Presenting Your Work

Softs were this week, and as we near the end of the semester, I thought I'd write about a few lessons I've learned about presenting our team's work. Over the semester, we've struggled quite a bit to communicate exactly what it is we're doing as a team. And though reception to our game as a work of art has been strong, reception to it as a deliverable that satisfies our client's requirements has been less positive. Our team is still in the process of developing a better communication strategy, but below are a few considerations I feel are important:

1. Make sure your team is all on the same page - It's good for all team members to give a slightly different take on the same project... emphasis on "same project." You can't give contradictory explanations of project goals or the techniques used to accomplish them. Your project shouldn't appear to be the unplanned result of people working together toward diverging goals.

2. Assume your audience is smart, but still provide explanation - Your project might not be easy to understand. That said, do NOT do any of the following: (1) Simplify your explanations so they're easy-to-understand but inaccurate (2) Apologize for the complexity of your explanations or indicate that you don't expect the audience to understand them (this is condescending!) (3) Give up trying to explain and let the audience figure it out themselves (this is a copout and makes it seem like you don't know what you're doing). Basically, you should provide concise and accurate explanations. Don't leave anything important out, but don't repeat yourself and talk down to your audience. This is a balancing act that requires careful refinement, and it might be impossible to satisfy everyone (the same explanation could be considered pretentious by one person and interesting by another--and neither person is "right").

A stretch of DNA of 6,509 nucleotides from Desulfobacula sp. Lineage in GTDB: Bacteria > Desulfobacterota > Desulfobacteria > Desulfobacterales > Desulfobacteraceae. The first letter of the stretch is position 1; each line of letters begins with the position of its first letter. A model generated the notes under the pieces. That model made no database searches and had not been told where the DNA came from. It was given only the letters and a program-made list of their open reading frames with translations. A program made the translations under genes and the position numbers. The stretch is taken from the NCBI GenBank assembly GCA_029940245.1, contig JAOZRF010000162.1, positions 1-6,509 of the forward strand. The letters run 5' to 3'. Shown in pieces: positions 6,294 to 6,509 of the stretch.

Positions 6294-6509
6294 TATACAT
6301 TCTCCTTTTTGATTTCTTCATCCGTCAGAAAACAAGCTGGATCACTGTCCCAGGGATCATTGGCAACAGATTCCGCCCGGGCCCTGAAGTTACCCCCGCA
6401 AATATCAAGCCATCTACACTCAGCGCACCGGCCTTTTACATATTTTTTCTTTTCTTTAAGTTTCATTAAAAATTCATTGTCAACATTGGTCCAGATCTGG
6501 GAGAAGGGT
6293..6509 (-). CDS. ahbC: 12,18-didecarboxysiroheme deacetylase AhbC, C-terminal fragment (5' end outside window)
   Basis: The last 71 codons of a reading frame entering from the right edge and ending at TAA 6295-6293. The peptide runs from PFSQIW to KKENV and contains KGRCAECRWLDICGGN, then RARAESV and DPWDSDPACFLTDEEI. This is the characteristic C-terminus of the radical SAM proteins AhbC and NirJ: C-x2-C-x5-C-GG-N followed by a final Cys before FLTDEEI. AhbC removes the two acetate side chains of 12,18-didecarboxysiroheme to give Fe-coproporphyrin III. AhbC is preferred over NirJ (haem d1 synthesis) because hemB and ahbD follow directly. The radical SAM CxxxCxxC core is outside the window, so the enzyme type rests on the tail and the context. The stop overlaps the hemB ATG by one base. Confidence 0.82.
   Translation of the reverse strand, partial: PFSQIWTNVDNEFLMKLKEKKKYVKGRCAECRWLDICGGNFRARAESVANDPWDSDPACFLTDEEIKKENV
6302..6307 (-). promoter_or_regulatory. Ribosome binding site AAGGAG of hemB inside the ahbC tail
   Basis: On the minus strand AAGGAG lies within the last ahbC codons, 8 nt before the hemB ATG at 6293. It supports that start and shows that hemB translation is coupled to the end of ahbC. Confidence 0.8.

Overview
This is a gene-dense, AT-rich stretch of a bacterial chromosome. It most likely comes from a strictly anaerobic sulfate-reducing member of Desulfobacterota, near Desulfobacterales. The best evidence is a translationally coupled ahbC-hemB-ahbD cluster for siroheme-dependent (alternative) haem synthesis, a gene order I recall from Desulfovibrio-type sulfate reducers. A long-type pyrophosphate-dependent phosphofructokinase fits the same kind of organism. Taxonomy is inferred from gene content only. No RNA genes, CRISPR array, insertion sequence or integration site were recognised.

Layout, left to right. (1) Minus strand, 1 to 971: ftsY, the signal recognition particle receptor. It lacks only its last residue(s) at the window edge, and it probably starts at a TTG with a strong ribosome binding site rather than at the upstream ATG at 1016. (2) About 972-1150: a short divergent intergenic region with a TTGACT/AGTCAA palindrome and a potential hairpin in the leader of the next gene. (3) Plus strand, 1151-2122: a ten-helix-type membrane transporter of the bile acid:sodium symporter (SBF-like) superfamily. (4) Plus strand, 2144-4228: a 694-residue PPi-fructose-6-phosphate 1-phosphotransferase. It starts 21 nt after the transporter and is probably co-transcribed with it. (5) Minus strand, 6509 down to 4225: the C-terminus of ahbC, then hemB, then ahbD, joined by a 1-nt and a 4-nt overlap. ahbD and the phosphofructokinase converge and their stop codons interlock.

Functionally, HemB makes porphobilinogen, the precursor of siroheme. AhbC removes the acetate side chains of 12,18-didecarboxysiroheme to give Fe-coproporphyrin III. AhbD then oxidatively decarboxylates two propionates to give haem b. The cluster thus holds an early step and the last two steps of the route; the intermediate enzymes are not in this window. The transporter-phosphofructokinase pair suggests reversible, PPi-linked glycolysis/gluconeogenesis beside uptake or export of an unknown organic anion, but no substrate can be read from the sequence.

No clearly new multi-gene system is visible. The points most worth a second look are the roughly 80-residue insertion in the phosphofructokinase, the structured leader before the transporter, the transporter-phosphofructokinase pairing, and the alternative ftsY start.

3. Audiences like what they're already familiar with - If you know who you're presenting to, then it's valuable to give them a taste of your project in an informal setting so that they've already digested it a bit when you present to them in a more formal, time-pressured setting. They'll also give you more actionable feedback, as they already understand the project and can thus hone in on particular details in their critique.

4. Don't hype your own thinking - It's good to be enthusiastic, but don't hype your product at a theoretical level (we're revolutionizing XYZ through conceptual technique ABC). Even if your project was equal parts concept and execution--or even if your project was mostly concept and the execution is merely proof-of-concept--people rightly are suspicious of presentations that are "all talk." Even if your client is mostly interested in process, you should tailor your presentation to a general audience.

5. Project confidence in your own work - I'm particularly guilty of violating this advice, because I tend to focus on details that still need refinement--stuff the audience is unlikely to notice during a fifteen minute presentation. If you like your project in its broad strokes--even if you're also sick of it at this point--then *that* is what should come through in your presentation. And self-deprecation as a "chaser" during a complex part of the presentation is... probably not as good an idea as one might think.